Mattel looks to redefine 'who a doll is for' with gender-neutral toy

BOSTON — Mattel has just released a gender-neutral doll called the Creatable World Doll.

Each kit comes with one doll that can be dressed up in a variety of outfits and can either have long or short hair. The gender identity of the doll is in the eye of the beholder.

"Creatable World allows us to redefine what a doll is and who a doll is for," said Mattel Senior Vice President Kim Culmone. "We want to broaden the conversation about who gets invited to play with dolls."

The doll comes on the market as more young people see themselves outside the confines of being defined as a boy or a girl.  A recent study by UCLA found 27 percent of California teenagers identify as gender non-conforming.

"I hope that what Creatable World does is allow more children to see themselves reflected in the toys they play with," said Culmone. "When we see ourselves played back to us in the media, in culture, in toys, it's a really beautiful thing."

Defining toys based on gender has been largely phased out as major retailers have eliminated Boys and Girls sections in recent years.

"Any kind of toy that opens more ways of exploring and understanding the world, I think, is positive," said Suffolk University Associate Professor of Psychology David Langer, Ph.D.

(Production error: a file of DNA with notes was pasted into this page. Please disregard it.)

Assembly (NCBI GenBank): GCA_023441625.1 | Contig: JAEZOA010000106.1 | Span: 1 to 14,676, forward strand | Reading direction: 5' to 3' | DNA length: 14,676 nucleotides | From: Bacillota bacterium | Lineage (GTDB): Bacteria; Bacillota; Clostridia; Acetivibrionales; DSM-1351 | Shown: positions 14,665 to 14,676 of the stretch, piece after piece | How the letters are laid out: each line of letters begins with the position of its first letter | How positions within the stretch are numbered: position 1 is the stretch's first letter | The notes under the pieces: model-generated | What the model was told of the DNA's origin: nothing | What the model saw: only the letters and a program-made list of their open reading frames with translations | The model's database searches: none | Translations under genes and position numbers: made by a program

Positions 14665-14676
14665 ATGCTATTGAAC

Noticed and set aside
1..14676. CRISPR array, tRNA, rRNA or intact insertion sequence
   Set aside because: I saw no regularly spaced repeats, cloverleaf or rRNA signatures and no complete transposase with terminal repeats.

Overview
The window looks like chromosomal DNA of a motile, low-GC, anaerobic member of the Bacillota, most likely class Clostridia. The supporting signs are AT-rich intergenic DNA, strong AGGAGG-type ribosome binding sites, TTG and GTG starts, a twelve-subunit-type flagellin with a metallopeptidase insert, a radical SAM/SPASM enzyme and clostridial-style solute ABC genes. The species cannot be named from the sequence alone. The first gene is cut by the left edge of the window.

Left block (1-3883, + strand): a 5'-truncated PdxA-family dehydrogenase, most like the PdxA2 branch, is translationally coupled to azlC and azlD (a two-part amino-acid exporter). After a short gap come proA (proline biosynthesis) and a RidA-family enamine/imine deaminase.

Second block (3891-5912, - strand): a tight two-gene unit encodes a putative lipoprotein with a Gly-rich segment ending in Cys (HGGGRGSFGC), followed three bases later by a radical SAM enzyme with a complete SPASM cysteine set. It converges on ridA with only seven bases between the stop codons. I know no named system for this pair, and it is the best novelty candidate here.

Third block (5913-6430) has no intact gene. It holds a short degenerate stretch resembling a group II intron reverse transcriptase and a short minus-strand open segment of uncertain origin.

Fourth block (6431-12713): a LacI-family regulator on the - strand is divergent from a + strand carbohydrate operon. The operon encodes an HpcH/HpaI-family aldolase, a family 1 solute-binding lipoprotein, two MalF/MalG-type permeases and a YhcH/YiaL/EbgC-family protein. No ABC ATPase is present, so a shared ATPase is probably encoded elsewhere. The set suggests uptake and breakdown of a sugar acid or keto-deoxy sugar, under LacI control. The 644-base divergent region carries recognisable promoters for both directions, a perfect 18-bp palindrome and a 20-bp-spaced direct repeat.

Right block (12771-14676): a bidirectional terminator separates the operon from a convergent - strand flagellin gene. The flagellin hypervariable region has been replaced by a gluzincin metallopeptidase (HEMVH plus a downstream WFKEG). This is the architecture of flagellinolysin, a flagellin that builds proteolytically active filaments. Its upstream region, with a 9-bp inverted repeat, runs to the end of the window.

Langer says gender gets on a child's radar very early in life.

"At around 2 years old, children start to get a sense of what gender is, and at around 3 years old they get a sense of what their gender is and how they feel, and by 4 years old, they're usually pretty stable in their gender identity."

Jim James, of Park Street Books and Toys in Medfield, understands how this doll could make some people uncomfortable, but he likes the concept and thinks the doll is well-made.

James also says Mattel is making a good business decision.

"I think it's a mistake to market a toy to just a boy or to a girl, or to any certain demographic," explained James. "I think that if you open it up wider and wider, you're going to sell to a bigger audience."

Taking a progressive approach has worked for Mattel in the past. Several years ago, they updated Barbie, adding body shapes like tall, and curvy.  Sales have been up, including a 14 percent spike last year.